Starring Julia Batelaan, Emma De Paauw, Joost Bolt
Directed by Colinda Bongers and Thijs Meuwese
While I never truly embraced the whole Mad Max style of films, I always have had a soft spot in my heart for a good apocalyptic scenario-type movie, complete with sweeping imagery of desolation caused by the errors of man, and strong enough character representation to hold the story together…then I was asked to review Molly.
Picture a not too far-off future, and the ruins of a once robust society have been reduced to dust, trampled upon by whomever has managed to survive the “cleansing” if you will. The film centers around young Molly (Batelaan), a bookish recluse who has managed to sustain in this dystopian world on her brains and mysteriously-effective brawn when the shit hits the fan. Across the wasteland stands a man known as Deacon (Bolt), and he’s about as sleazy and opportunistic as they come, literally infecting hordes of poor souls with the disease that’s rendered the remaining lives left into blood-thirsty savages. His plan is to capture young Molly and put her survival skills on display in a Thunderdome-typed arena (see, the Mad Max references keep bubbling to the surface). Along Molly’s travels she encounters a child (de Paauw) that she feels the need to take care of, and now that she’s got this little saddlebag on her hip day and night, the odds of her fighting off the evil masses just went way up.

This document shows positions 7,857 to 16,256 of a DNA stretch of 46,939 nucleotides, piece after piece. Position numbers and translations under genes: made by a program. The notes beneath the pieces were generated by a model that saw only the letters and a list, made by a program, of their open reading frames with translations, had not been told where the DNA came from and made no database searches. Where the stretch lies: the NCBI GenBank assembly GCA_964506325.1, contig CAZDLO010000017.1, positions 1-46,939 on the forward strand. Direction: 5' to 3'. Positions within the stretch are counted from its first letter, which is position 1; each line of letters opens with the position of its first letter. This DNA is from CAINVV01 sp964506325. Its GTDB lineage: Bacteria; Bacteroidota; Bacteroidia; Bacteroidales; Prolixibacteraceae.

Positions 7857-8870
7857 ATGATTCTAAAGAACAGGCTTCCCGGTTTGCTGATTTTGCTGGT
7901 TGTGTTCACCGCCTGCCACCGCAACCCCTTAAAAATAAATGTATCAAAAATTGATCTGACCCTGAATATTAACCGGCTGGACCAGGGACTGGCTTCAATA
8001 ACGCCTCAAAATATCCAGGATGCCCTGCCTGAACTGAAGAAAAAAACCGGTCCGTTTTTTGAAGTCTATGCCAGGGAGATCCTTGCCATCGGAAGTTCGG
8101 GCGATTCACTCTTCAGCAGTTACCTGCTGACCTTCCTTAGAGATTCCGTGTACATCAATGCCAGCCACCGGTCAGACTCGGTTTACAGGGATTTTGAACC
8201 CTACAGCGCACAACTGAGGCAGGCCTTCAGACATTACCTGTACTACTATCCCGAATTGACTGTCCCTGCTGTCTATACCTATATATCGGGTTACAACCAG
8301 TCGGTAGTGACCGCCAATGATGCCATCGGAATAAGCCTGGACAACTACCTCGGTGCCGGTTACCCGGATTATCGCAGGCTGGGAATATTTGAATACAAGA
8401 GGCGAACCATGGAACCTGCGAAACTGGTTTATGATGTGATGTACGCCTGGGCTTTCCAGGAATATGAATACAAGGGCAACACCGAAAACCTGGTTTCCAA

While we’re on the subject of fighting, I think it’s the way that the brawls are presented here are the saving grace – instead of hokey high-speed, carefully thought out displays of choreographed nonsense, we get dust-ups that seem legit. Clunky, slowed-down action is the name of the scrap-game, with Molly’s character tying to overcome her own clumsiness in order to win each life-saving bit of combat. Dialogue is at somewhat of a premium, and for me that was a blessing in disguise, mainly due to the fact that when someone uttered a line or two, it came off as dry as the open air of the apocalypse – boring, uninspiring and overwhelmingly unproductive for what Meuwese and Bongers were putting out for the audience. Visually, the film is striking – canvassing shots of a bygone world and colors that leapt off of the screen, all making for a picture that definitely had its faults, but for the purist, I think that Molly could very well be a nice addition to a Mad Max aficionado’s library until the next installment hits.